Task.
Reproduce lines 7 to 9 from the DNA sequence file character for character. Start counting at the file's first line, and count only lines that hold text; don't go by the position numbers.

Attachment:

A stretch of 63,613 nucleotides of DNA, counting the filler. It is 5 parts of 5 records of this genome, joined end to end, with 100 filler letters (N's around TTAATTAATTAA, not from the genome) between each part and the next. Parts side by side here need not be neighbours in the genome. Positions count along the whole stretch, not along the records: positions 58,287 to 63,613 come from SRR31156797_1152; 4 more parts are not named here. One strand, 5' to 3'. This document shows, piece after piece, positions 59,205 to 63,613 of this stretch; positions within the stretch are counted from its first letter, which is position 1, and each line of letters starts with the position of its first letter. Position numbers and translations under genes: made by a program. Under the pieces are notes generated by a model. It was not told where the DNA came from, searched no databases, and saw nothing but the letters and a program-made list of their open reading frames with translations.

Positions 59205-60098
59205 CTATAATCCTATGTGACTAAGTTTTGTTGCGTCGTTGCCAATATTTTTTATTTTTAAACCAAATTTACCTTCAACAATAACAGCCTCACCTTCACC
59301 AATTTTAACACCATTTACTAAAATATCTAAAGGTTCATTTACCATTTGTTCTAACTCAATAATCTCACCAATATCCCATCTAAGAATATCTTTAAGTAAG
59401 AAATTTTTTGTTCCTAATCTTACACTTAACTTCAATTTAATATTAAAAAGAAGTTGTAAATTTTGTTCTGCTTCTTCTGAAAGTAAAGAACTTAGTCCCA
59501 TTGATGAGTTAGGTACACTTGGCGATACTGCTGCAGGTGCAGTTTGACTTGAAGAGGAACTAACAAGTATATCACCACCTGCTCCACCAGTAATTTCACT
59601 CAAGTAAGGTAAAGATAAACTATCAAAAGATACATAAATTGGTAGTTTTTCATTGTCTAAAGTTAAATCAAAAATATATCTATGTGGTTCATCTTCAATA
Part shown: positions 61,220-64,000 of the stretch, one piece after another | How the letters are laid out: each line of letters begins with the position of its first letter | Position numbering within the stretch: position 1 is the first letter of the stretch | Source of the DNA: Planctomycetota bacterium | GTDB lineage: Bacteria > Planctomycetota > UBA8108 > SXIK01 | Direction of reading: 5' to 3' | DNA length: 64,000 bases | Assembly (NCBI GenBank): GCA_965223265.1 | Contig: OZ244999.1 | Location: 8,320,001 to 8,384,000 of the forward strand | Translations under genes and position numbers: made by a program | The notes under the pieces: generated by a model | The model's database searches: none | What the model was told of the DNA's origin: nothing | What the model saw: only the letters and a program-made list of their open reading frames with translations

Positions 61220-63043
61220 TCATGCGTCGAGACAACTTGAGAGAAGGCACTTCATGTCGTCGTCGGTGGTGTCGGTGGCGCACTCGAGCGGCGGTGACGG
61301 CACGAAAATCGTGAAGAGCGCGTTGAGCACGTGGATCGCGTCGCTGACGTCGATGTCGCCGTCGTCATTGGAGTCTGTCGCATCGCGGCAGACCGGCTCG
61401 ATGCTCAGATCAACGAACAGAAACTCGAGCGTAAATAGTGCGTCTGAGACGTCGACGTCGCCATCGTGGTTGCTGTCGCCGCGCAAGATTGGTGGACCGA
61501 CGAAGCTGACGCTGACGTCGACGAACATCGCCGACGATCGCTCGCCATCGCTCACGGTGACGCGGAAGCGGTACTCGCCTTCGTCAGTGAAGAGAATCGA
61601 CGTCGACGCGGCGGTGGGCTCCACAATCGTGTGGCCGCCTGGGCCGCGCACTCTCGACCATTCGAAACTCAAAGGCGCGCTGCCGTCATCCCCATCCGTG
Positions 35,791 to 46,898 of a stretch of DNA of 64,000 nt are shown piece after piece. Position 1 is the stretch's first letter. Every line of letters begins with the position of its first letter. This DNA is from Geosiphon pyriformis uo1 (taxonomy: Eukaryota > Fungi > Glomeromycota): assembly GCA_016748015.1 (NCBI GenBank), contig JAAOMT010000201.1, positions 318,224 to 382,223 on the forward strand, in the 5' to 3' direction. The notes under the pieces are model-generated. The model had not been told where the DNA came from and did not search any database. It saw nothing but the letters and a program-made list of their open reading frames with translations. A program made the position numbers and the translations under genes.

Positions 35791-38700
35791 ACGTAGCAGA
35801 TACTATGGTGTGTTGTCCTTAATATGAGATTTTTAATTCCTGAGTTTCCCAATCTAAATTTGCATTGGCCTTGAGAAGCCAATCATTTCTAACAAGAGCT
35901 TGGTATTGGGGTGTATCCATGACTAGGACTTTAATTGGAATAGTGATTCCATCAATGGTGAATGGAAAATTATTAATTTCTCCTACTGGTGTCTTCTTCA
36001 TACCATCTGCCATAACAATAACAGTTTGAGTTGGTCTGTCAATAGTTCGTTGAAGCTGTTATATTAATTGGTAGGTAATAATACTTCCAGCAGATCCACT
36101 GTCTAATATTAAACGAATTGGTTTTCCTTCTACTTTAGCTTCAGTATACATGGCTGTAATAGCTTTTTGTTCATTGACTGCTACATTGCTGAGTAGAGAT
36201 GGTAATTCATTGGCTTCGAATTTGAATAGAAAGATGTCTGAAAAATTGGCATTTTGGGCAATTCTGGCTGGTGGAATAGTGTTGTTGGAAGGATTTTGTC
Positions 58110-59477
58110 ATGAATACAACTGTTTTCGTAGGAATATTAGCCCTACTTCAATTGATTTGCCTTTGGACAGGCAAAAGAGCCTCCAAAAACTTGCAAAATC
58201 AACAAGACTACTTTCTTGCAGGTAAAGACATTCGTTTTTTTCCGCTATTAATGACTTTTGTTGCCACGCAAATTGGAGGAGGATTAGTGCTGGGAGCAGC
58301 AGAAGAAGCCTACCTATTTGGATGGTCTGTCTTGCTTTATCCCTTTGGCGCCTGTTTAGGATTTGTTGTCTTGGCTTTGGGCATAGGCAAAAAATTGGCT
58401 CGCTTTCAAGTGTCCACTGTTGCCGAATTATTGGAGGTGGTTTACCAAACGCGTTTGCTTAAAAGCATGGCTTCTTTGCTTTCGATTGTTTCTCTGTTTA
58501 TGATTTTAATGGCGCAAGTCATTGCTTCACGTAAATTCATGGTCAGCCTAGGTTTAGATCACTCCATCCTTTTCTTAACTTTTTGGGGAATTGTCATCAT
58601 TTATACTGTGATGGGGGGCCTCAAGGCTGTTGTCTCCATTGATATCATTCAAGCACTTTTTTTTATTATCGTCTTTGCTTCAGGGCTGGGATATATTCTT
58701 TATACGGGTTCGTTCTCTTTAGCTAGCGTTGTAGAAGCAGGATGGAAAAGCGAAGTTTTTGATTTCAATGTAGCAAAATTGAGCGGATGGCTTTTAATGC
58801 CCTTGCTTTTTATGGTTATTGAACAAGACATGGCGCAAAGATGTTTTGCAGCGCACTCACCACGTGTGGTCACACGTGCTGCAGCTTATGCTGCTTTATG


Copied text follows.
59601 CAAGTAAGGTAAAGATAAACTATCAAAAGATACATAAATTGGTAGTTTTTCATTGTCTAAAGTTAAATCAAAAATATATCTATGTGGTTCATCTTCAATA
Part shown: positions 61,220-64,000 of the stretch, one piece after another | How the letters are laid out: each line of letters begins with the position of its first letter | Position numbering within the stretch: position 1 is the first letter of the stretch | Source of the DNA: Planctomycetota bacterium | GTDB lineage: Bacteria > Planctomycetota > UBA8108 > SXIK01 | Direction of reading: 5' to 3' | DNA length: 64,000 bases | Assembly (NCBI GenBank): GCA_965223265.1 | Contig: OZ244999.1 | Location: 8,320,001 to 8,384,000 of the forward strand | Translations under genes and position numbers: made by a program | The notes under the pieces: generated by a model | The model's database searches: none | What the model was told of the DNA's origin: nothing | What the model saw: only the letters and a program-made list of their open reading frames with translations

Positions 61220-63043